The Real Reason Ford Pintos Used To Explode

The history of auto manufacturing in the United States is filled with hits and misses. Some cars and trucks are so popular and sought-after that they remain in production for decades: the Charger, the Mustang, the F-150. However, just as many are confined to the dustbins of history: the DeLorean, the Edsel, the Pontiac Aztek.

The are just as many reasons for these failures as there are models that failed to take off. Some of the vehicles, such as the Aztek, were just too ugly for the U.S. market, as Motor Trend explains. In the case of the DeLorean, it was an overpriced car that no one wanted, according to CNN.

However, one automotive failure extends beyond consumers merely failing to get behind the product. The story involves death and dismemberment. So gruesome are the injuries associated with the Ford Pinto that, according to Auto Repair Review, some believe the whole thing is an urban legend. In fact, Pintos did explode, in the lab and on the road, and drivers were killed and maimed by them.

A minor and inexpensive fix would have prevented the Ford Pinto explosions

The Ford Motor Company rushed the subcompact-sized Pinto through production, according to The American Museum of Tort Law. Even though Ford was aware of possible explosions involving the fuel tank, the company was keen to get the model on the road, and cheaply. It would prove to be a fatal decision: Before long, reports of passengers being killed or maimed when the fuel tank exploded — after minor, low-speed collisions — started flooding in. When the dust had settled, Ford had paid out tens of millions in damages and recalled 1.5 million of the vehicles, as The New York Times reported in 1978.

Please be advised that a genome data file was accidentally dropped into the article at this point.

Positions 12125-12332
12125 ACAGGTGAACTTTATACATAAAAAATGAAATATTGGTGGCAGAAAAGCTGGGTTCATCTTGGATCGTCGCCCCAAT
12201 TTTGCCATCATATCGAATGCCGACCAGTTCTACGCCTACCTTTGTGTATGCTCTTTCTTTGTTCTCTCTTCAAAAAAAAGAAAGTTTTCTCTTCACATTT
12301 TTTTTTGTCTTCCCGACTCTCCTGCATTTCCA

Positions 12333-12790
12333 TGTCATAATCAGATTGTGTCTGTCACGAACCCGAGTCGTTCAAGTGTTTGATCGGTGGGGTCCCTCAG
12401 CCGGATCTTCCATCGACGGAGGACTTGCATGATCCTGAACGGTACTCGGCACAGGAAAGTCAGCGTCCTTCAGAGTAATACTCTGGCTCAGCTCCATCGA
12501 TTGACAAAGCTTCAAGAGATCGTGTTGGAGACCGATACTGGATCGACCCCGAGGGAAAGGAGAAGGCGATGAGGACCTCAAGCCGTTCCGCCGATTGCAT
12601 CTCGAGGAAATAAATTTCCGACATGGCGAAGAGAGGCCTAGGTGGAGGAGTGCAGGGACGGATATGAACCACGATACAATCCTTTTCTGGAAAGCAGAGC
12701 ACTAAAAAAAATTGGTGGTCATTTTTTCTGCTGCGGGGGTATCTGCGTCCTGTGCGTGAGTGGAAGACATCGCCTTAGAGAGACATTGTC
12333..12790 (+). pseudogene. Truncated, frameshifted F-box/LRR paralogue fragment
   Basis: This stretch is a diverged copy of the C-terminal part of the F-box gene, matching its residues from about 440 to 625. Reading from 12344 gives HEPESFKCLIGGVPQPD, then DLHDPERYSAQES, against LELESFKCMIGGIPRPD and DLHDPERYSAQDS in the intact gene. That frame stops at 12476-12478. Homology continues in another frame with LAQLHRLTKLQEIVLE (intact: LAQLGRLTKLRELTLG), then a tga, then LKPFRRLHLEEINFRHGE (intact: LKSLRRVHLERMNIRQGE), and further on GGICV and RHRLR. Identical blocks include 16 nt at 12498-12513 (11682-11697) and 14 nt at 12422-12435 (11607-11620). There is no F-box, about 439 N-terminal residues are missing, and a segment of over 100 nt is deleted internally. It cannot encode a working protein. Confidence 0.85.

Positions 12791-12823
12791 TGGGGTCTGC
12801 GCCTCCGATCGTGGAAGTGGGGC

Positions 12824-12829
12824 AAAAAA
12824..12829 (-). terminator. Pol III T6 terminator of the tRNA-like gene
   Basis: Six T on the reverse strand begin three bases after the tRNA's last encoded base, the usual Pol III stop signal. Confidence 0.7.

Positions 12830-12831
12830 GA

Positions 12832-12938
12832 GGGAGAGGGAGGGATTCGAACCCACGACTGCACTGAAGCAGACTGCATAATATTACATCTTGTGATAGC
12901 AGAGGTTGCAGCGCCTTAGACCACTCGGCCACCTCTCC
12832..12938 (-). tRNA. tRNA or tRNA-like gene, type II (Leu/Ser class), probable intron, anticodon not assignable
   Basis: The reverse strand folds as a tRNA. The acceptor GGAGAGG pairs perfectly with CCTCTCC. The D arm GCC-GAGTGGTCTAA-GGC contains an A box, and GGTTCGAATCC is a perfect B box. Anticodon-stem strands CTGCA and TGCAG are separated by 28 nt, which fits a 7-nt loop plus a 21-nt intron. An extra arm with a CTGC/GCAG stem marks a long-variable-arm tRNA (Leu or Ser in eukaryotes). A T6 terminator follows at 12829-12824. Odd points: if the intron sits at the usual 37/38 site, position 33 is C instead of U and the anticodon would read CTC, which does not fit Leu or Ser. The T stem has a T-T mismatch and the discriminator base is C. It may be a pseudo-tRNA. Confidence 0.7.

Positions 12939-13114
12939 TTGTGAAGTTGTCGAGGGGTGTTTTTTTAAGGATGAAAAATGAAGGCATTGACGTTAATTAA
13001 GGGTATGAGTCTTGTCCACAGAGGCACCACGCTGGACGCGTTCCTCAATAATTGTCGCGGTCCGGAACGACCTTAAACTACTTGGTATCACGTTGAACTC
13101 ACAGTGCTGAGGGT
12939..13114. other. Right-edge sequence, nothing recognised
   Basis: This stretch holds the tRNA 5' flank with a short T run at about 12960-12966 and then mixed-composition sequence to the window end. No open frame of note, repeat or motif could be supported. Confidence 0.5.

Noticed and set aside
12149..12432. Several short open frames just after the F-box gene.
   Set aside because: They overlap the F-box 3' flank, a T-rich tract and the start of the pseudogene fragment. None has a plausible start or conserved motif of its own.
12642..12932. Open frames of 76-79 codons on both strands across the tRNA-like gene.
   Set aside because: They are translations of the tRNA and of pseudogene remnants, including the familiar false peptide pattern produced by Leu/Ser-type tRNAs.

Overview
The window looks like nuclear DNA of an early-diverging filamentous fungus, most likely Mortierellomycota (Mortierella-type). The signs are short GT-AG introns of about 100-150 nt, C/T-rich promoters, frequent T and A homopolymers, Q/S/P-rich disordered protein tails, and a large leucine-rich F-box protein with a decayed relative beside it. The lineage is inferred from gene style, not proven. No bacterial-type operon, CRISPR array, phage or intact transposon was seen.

The reason for the model's propensity to burst into flames when rear-ended rested in a design flaw of the exhaust system, according to Auto Repair Review. Specifically, even a low-speed collision could cause a rupture in the filler neck, allowing fuel to spill out and be exposed. Further, the vehicle was designed in such a way that exposed metal would then be able to produce sparks, igniting a fire that would cause the fuel tank to explode.

Ford eventually developed an aftermarket fix for the vehicles, according to Hagerty Media, but the damage had been done, and today the Pinto serves as a reminder of the shortcomings of the U.S. auto industry.